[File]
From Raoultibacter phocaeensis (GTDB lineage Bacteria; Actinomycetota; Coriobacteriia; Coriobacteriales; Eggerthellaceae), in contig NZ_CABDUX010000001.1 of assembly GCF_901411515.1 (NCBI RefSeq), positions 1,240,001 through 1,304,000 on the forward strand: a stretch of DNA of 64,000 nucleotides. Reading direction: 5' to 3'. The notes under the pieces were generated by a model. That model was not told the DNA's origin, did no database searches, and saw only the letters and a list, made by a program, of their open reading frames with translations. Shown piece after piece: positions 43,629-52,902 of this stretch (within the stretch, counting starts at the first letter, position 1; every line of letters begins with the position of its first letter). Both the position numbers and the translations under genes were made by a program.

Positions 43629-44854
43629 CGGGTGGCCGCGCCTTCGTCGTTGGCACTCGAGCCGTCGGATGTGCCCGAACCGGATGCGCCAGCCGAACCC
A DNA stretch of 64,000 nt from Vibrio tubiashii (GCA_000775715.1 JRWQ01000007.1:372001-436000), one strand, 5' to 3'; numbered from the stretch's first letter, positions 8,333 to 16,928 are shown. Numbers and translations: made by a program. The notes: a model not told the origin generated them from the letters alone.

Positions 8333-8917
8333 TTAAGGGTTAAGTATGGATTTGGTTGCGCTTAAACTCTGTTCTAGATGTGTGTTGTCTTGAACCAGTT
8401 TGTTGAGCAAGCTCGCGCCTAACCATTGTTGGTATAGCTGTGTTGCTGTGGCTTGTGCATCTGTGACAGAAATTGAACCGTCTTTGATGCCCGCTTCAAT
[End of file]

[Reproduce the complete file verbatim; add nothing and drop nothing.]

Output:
From Raoultibacter phocaeensis (GTDB lineage Bacteria; Actinomycetota; Coriobacteriia; Coriobacteriales; Eggerthellaceae), in contig NZ_CABDUX010000001.1 of assembly GCF_901411515.1 (NCBI RefSeq), positions 1,240,001 through 1,304,000 on the forward strand: a stretch of DNA of 64,000 nucleotides. Reading direction: 5' to 3'. The notes under the pieces were generated by a model. That model was not told the DNA's origin, did no database searches, and saw only the letters and a list, made by a program, of their open reading frames with translations. Shown piece after piece: positions 43,629-52,902 of this stretch (within the stretch, counting starts at the first letter, position 1; every line of letters begins with the position of its first letter). Both the position numbers and the translations under genes were made by a program.

Positions 43629-44854
43629 CGGGTGGCCGCGCCTTCGTCGTTGGCACTCGAGCCGTCGGATGTGCCCGAACCGGATGCGCCAGCCGAACCC
A DNA stretch of 64,000 nt from Vibrio tubiashii (GCA_000775715.1 JRWQ01000007.1:372001-436000), one strand, 5' to 3'; numbered from the stretch's first letter, positions 8,333 to 16,928 are shown. Numbers and translations: made by a program. The notes: a model not told the origin generated them from the letters alone.

Positions 8333-8917
8333 TTAAGGGTTAAGTATGGATTTGGTTGCGCTTAAACTCTGTTCTAGATGTGTGTTGTCTTGAACCAGTT
8401 TGTTGAGCAAGCTCGCGCCTAACCATTGTTGGTATAGCTGTGTTGCTGTGGCTTGTGCATCTGTGACAGAAATTGAACCGTCTTTGATGCCCGCTTCAAT